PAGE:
Antiferromagnetic Transition in the Hubbard Model II

D. Stanford
June 01, 2008

(Submitted as coursework for Physics 373, Stanford University, Spring 2008)

The Bare Susceptibility

In a previous report I found the U=0 energy spectrum for the transverse-field Hubbard model. Here I use it to compute the bare up-down spin susceptibility via

Fig. 1: Real (green) and imaginary (red) parts of the renormalized susceptibility are plotted for U=0,1,2,3, and t'=0, at momentum (3&pi/4,3&pi/4). The code used to produce these susceptibility plots is here.

Diagramatically, this is represented by

The Renormalized Susceptibility

The above expression is an exact form for the U=0 susceptibility. All well and good, but what we're really interested in is the behavior near the antiferromagnetic transition. To explore the susceptibility in that region, we incorporate the interaction term perturbatively. This is a delicate business, since perturbation theory breaks down near the phase boundary, but we nevertheless hope to obtain qualitatively accurate results by resumming certain classes of Feynman graphs. If we consider the up-down susceptibility, the most important easily-summable graphs are the ladders:

Fig. 2: Same as Fig.1, but evaluated at the ordering momentum q=(&pi,&pi).

For our delta-function interaction, these terms form a geometric series, with sum

In Fig. 1, this renormalized susceptibility is shown, for a variety of values of U, but with fixed momentum q=(3&pi/4,3&pi/4). As U increases, a peak in the susceptibility separates out of the continuum and becomes an isolated pole. The presence of this resonance suggests that the system exhibits significant local spin ordering before the global antiferromagnetic transition.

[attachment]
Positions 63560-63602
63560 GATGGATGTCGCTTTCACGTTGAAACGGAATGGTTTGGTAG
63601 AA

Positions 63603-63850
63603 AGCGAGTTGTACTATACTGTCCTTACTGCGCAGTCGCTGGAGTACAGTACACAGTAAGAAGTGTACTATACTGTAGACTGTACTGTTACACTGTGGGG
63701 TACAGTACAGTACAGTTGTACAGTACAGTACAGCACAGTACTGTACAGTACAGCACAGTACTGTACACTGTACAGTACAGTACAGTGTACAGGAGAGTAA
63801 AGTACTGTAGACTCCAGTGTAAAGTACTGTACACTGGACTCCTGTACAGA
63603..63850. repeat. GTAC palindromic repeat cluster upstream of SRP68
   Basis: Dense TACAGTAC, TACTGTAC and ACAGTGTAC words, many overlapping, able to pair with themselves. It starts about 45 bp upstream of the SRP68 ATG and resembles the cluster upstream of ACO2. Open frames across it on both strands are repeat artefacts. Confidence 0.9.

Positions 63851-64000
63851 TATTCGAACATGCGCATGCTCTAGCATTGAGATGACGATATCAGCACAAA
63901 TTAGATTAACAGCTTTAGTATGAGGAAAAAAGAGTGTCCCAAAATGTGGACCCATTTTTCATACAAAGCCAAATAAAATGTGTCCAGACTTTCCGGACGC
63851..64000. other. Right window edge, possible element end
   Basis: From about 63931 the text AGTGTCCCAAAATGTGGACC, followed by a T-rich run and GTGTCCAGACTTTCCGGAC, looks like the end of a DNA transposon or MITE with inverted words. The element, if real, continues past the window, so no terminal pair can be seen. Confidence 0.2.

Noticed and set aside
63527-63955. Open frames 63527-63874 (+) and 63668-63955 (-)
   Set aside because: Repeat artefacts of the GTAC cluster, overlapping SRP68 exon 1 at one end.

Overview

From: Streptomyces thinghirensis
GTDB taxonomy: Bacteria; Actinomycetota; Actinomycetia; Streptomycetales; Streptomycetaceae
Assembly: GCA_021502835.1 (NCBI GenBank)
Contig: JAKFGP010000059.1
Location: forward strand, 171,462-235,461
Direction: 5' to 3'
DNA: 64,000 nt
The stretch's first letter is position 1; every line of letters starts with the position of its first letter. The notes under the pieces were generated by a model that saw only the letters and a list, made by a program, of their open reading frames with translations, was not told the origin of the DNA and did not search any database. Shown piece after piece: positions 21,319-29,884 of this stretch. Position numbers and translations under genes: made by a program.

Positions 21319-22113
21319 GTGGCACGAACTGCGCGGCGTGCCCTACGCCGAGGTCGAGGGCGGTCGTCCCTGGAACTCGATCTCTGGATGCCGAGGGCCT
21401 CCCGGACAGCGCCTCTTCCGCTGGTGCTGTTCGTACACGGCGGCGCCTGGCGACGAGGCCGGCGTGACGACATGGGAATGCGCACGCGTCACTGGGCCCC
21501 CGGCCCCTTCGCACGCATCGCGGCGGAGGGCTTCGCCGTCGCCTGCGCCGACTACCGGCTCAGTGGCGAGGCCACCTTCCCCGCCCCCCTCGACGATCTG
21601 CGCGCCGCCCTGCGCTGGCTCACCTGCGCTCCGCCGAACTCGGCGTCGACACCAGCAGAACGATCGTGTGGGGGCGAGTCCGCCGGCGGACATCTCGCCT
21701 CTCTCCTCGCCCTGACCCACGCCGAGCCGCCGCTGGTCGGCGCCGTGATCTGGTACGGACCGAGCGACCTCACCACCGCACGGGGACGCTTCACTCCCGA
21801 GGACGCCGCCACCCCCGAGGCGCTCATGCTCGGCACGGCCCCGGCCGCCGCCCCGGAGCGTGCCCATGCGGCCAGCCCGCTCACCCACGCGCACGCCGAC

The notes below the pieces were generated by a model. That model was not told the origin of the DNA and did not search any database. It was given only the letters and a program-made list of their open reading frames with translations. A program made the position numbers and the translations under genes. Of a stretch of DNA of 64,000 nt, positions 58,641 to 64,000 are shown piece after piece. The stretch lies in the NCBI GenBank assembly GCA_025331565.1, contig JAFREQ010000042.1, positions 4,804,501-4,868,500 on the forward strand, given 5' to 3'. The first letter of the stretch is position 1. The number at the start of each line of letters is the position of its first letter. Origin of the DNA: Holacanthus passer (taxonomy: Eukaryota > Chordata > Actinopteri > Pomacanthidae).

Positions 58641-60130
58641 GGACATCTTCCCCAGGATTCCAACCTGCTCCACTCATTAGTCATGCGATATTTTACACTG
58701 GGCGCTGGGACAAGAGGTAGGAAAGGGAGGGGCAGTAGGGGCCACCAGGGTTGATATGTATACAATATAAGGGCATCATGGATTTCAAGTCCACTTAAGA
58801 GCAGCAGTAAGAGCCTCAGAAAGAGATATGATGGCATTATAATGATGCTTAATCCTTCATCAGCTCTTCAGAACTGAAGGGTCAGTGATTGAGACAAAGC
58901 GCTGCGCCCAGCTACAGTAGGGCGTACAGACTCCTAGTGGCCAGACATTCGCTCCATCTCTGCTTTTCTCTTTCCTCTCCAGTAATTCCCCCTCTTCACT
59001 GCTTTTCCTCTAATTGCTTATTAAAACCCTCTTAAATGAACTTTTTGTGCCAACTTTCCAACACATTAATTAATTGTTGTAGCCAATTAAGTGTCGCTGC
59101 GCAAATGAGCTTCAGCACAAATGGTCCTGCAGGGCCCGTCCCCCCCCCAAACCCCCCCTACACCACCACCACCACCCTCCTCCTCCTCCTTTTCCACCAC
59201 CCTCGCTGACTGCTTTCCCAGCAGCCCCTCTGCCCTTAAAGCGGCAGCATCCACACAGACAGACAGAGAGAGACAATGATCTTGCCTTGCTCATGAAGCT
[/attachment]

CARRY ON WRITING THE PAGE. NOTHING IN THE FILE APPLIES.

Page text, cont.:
In Fig. 2, the susceptibility is evaluated at the ordering momentum, q=(&pi,&pi). In this case, as U is increased to the phase boundary, spin wave poles do not emerge, but the susceptibility diverges near &omega=0, signalling the onset of critical behavior. In principle, critical exponents could be extracted from the behavior of the susceptibility in this region, but our badly behaved critical perturbation theory would be unlikely to produce trustworthy exponents.

Fig. 3: Dispersion relation for the pre-Goldstone modes, for U=3.1 (red) and for U=2 (green).

A Goldstone Mode Emerges

It is natural to interpret the isolated pole in the susceptibility as the precursor to the Goldstone mode of the broken symmetry. Of course, the symmetry is not formally broken yet, but we would expect that the dispersion of this pole should be Goldstone-esque as the system moves towards the phase transition. Figure 3 shows the energy &omega of the resonance, as a function of q, for different choices of U (computed numerically, hence the "noise"). In both cases, the dispersion is roughly linear, as it should be for a Goldstone mode. The critical (U=3.1) mode has a smaller slope, and goes precisely to zero at small q, whereas the subcritical mode appears to have some non-zero mass. Both of these observations imply that exciting the Goldstone mode is "cheaper" close to the phase boundary. As always, the predictions of perturbation theory near the phase boundary should be taken with a grain of salt, however, so the details of the slope or mass calculations should not be trusted.

© 2007 D. Stanford. The author grants permission to copy, distribute and display this work in unaltered form, with attribution to the author, for noncommercial purposes only. All other rights, including commercial rights, are reserved to the author.